This monumental George V sterling silver trophy made by Elkington & Co. is an intriguing relic of the golden age of achievement, adventure, and historic firsts. Known as “The Alexander Channel Cup,” it is a stunning piece of silversmithing that measures over three feet in height—only 2 feet shorter than me. The trophy was presented to Massachusetts native Henry F. Sullivan in 1923 as a prize for becoming the first American to swim the English Channel. He succeeded on his seventh attempt, a swim that took 26 hours and 50 minutes. His remarkable trophy will be sold on October 14th, 2011 in a Skinner Fine Silver auction.
In this photo, Sullivan looks a little different than the expected fitness star of today’s standards, but it is his “every man” quality that I find compelling. What would drive a Massachusetts man to attempt to swim the English Channel not once, not twice, but SEVEN times? Why would he invest that kind of energy, money, and time? Remember, this was before the age of air travel, so he had to travel by ship across the Atlantic Ocean to England each time he made an attempt. In fact, a newspaper article from the 1940s states that each attempt cost Sullivan close to $5,000. That was a lot of money in the 20s!
Sullivan completed his swim during a time when the western world was fascinated with human achievements, exploration, and pushing the boundaries of the known world. The imperative to “boldly go where no one has gone before” far, far predates Captain Kirk!
Exploration has always been a basic human imperative, but the resources and developments available in the more modern world of the late 19th and early 20th centuries allowed humans to travel farther and attain greater knowledge about the world than ever before. The 19th century saw a boom in the founding of horticultural, cartographic, geographic, and exploration clubs, including the Royal Geographic Society, founded in 1830, and the first Alpine Club in London, founded in London in 1857. Many of these groups encouraged and sponsored research and expeditions.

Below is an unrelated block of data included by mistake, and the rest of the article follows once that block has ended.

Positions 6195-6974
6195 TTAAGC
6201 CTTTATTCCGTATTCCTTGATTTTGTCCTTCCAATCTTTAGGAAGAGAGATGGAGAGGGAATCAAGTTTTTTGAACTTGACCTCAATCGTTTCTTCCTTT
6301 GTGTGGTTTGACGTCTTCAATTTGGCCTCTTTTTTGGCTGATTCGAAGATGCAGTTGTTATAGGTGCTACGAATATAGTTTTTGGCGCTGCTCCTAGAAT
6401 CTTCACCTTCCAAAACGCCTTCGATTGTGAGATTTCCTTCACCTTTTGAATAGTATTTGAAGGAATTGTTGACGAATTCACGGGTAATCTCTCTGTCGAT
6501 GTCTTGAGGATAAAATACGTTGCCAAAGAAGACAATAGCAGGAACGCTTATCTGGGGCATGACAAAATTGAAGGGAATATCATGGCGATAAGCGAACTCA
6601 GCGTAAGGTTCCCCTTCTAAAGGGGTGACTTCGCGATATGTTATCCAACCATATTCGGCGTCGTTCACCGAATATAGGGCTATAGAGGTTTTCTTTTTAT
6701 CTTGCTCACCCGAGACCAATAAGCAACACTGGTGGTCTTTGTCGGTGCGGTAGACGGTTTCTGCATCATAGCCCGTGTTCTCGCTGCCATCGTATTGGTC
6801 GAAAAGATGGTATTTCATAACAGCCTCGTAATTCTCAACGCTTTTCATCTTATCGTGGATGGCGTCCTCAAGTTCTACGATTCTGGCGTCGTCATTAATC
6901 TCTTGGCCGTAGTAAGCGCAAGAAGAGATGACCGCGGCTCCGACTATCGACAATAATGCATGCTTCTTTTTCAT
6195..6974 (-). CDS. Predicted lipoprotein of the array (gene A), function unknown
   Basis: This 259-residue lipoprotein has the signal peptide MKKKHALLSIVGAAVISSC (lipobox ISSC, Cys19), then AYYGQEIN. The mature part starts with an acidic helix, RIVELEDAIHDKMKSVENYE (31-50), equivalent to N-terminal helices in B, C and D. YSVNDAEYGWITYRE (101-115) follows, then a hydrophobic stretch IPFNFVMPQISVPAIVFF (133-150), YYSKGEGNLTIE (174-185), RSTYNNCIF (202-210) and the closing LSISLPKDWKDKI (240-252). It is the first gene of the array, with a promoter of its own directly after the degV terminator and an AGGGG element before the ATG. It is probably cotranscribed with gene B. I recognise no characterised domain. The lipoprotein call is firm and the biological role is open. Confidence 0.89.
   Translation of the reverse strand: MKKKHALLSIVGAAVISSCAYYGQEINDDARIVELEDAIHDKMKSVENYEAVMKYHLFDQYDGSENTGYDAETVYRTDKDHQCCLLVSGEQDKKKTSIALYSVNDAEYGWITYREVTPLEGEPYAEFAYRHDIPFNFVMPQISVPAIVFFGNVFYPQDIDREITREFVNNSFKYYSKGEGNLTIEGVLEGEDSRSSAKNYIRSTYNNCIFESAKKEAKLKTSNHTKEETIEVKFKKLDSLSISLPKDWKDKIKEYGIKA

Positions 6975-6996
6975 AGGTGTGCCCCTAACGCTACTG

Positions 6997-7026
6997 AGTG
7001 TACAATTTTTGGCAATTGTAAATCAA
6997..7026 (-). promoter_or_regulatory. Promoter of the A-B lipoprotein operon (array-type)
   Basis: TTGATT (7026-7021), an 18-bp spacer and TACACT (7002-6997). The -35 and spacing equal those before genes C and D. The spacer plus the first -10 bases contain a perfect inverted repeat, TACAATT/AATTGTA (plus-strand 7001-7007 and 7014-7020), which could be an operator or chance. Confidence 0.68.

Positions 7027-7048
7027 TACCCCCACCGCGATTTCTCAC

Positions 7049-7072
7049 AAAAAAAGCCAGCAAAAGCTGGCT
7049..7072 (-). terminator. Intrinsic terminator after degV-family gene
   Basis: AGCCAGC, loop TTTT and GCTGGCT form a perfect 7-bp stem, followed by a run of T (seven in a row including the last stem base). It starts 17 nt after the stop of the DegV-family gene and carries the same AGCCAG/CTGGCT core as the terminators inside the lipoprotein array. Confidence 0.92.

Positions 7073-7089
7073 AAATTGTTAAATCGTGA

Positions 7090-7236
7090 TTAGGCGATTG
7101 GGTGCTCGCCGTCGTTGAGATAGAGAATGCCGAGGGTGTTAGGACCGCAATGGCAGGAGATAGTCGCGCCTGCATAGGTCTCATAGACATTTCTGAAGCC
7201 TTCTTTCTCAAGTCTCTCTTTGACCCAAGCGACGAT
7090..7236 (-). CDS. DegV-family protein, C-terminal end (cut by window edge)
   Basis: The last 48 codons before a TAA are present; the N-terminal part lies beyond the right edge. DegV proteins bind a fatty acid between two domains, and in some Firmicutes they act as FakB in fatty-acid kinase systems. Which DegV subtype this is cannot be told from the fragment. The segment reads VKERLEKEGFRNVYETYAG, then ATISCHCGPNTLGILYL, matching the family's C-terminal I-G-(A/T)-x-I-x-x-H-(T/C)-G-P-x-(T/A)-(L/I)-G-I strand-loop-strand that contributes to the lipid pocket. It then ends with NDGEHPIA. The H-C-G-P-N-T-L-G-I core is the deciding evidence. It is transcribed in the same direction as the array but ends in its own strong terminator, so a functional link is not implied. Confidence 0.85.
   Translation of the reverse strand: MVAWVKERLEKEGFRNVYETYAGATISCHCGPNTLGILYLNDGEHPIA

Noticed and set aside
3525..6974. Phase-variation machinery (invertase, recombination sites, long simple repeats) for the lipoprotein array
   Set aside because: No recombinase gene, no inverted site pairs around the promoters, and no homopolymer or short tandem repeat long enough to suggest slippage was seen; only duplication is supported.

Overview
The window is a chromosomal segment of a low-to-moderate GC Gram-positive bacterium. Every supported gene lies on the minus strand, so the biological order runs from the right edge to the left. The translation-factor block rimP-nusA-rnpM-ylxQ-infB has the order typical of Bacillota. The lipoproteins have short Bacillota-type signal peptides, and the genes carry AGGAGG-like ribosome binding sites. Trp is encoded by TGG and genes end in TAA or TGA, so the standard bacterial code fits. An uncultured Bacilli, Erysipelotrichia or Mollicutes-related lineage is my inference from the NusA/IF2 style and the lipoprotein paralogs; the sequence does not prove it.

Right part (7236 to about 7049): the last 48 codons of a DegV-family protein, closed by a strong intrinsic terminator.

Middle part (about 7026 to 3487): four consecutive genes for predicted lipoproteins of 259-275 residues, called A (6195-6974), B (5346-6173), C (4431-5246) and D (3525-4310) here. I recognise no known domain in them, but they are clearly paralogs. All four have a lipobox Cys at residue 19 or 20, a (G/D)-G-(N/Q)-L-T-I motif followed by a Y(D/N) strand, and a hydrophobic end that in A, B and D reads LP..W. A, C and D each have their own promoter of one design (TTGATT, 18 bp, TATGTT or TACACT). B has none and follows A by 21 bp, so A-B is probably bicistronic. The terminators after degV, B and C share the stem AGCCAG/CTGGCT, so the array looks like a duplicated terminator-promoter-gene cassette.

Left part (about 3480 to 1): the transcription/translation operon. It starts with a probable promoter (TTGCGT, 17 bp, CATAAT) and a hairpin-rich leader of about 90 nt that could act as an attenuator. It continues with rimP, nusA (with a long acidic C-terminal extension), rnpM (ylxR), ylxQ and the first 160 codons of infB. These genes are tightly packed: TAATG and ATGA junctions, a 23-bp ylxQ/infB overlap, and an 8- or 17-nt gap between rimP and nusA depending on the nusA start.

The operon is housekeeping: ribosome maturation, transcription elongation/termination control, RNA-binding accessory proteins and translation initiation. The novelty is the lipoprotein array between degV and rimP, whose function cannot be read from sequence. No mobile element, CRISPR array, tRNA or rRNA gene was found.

If there was unexplored wilderness—a mountain top, body of water, rainforest, land of ice, or land of burning sun—there was someone concocting an idea to be the first to see it, describe it, chart it, and conquer it.
Perhaps the most famous examples of striving for first achievements are the early attempts to “conquer” Mount Everest. George Mallory made his first summit attempt on Mt. Everest in 1921, and later died on her slopes along with fellow climber, Andrew “Sandy” Irvine in 1924. During this same era, English explorer Percy Fawcett was attempting to find a mythic city of gold in the inscrutable Amazon basin. It is interesting to point out that Henry Sullivan was making his aquatic attempts during this same period.
Although few may know his name today, Sullivan’s feat made him a sports star in his own day. In Part II of this blog series, Henry F. Sullivan’s English Channel Swim, I’ll describe his swim and his fame in more detail.
If you’d like to view the trophy in person, along with the rest of the Fine Silver auction, feel free to attend the auction previews on Thursday, October 13 from 12 to 8 p.m. or Friday, October 14 from 12 to 4 p.m. (The Friday evening preview continues until 8 p.m. for the European Furniture & Decorative Arts portion of the auction). You can also email me for more information at email@example.com.